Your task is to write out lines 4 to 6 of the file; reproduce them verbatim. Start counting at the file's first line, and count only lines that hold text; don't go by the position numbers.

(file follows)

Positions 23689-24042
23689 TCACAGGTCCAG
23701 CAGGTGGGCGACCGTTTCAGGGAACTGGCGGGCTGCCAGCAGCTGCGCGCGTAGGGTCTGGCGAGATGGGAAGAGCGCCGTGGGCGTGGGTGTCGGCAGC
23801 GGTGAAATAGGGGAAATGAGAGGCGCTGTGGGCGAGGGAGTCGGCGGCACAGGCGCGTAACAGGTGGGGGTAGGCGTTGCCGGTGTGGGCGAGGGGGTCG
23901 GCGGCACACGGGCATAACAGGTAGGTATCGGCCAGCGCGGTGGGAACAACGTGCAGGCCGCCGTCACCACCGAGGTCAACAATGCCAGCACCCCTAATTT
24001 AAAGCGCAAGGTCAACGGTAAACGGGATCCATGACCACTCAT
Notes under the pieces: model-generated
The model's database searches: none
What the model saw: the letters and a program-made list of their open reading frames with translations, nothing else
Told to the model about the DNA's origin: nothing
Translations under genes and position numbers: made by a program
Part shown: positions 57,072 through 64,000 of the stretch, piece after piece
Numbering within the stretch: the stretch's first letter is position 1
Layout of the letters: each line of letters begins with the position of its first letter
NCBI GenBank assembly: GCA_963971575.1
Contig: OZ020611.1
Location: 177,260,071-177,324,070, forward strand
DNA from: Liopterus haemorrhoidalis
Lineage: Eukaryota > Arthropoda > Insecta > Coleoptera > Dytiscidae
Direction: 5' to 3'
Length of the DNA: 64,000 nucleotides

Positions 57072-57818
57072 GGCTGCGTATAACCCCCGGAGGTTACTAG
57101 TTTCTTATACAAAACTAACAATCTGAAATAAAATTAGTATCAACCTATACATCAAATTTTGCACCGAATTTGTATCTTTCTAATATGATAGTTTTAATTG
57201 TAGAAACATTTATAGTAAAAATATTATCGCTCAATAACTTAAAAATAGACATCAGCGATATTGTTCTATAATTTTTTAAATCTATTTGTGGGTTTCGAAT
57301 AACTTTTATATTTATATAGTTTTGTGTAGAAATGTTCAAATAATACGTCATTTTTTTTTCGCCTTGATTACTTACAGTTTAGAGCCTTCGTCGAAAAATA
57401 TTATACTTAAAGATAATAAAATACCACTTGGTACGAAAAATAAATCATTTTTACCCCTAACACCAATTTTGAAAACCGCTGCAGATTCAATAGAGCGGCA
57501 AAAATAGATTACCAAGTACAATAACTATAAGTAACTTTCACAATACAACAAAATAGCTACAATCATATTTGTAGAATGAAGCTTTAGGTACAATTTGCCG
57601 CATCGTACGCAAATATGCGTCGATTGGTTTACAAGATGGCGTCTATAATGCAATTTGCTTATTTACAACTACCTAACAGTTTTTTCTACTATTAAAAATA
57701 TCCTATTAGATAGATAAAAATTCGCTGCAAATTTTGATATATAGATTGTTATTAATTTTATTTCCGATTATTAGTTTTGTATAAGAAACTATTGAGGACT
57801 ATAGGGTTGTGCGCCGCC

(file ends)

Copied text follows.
23801 GGTGAAATAGGGGAAATGAGAGGCGCTGTGGGCGAGGGAGTCGGCGGCACAGGCGCGTAACAGGTGGGGGTAGGCGTTGCCGGTGTGGGCGAGGGGGTCG
23901 GCGGCACACGGGCATAACAGGTAGGTATCGGCCAGCGCGGTGGGAACAACGTGCAGGCCGCCGTCACCACCGAGGTCAACAATGCCAGCACCCCTAATTT
24001 AAAGCGCAAGGTCAACGGTAAACGGGATCCATGACCACTCAT